val record =  new GenericData.Record(schema)
record.put("id", "44L")
record.put("nam", "John")

val outputStream = new ByteArrayOutputStream()
val datumWriter = new GenericDatumWriter[GenericRecord](schema)
val encoder = EncoderFactory.get().binaryEncoder(outputStream, null)
datumWriter.write(record, encoder)

// Get byte array encoded with Avro format
val result = outputStream.toByteArray

We can reverse the process and read the object back from the byte buffer:

val decoder = DecoderFactory.get().binaryDecoder(outputStream.toByteArray, null)
val datumReader = new GenericDatumReader[GenericRecord](schema)
val record2 =, decoder)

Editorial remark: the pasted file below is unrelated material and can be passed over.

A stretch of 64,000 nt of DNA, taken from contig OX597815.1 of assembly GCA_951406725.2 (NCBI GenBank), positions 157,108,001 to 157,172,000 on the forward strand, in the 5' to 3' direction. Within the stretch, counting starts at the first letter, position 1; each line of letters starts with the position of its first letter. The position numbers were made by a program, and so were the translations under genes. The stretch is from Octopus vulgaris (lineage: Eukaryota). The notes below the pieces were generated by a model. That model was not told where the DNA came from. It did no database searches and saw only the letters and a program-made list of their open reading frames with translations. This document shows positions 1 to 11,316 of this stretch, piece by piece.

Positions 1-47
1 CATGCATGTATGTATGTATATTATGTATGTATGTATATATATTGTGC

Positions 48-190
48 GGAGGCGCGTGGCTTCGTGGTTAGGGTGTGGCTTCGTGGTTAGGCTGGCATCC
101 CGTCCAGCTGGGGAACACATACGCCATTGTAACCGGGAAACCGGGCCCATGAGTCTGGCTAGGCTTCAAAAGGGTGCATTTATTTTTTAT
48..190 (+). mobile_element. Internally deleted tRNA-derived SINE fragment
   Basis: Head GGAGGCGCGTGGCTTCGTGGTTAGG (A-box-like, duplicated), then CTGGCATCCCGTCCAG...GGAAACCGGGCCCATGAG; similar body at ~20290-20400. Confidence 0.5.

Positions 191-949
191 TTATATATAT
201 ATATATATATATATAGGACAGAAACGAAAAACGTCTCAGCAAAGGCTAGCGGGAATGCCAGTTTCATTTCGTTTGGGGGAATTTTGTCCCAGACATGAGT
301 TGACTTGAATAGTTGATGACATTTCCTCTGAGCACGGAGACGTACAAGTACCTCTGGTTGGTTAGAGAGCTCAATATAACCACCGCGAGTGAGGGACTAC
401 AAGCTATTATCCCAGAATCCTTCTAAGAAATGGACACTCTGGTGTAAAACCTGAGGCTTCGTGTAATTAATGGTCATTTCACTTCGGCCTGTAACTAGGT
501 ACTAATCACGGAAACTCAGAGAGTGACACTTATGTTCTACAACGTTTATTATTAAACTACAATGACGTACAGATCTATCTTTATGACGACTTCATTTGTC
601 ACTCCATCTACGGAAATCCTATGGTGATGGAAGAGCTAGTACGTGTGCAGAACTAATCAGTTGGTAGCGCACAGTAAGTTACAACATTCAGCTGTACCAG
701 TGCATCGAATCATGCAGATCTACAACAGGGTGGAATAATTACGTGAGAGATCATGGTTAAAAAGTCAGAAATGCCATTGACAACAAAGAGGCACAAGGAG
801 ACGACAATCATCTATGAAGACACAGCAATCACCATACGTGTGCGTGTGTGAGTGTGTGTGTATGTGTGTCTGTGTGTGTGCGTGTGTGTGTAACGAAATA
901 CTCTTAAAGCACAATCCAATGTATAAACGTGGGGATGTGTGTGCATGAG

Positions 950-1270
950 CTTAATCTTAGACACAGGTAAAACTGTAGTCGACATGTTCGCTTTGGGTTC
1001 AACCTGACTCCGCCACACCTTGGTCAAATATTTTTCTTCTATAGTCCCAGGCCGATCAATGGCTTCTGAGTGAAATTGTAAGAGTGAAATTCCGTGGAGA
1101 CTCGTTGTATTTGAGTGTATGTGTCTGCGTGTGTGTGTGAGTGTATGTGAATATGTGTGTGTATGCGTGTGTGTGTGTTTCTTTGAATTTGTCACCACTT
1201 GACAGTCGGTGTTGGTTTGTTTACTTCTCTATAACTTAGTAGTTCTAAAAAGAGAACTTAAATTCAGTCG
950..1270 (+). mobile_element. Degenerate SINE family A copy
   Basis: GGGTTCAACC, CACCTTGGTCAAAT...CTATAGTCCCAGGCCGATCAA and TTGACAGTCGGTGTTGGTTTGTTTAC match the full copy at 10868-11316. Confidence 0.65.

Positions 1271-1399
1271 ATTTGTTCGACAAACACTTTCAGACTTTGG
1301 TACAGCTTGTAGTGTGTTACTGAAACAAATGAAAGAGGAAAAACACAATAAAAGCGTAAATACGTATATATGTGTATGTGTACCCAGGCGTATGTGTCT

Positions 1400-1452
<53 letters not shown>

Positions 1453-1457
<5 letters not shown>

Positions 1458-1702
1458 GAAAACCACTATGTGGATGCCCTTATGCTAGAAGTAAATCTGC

println(record2.get("id")) // 44L
println(record2.get("name")) // John

Specific API

The Generic way works well for small schemas and small applications, but as your schema grows, it will become unmanageable. If you have typo in field names, you won’t notice until runtime with AvroRuntimeException and also dealing with Object type and managing type conversion manually is very cumbersome. That’s where Specific API comes handy. Thanks to code generation functionality, your time will be saved, and you have more manageable and cleaner code.

Add sbt-avro plugin to your project, then put your schema in src/main/avro/ folder and then type: sbt avroGenerate

It generates the classes, in our case Customer class, then we can use specific API like this:

val customer = new Customer()

// Serialization
val out = new ByteArrayOutputStream()
val writer = new SpecificDatumWriter[Customer](classOf[Customer])
val encoder = EncoderFactory.get.binaryEncoder(out, null)
writer.write(customer, encoder)

// Deserialization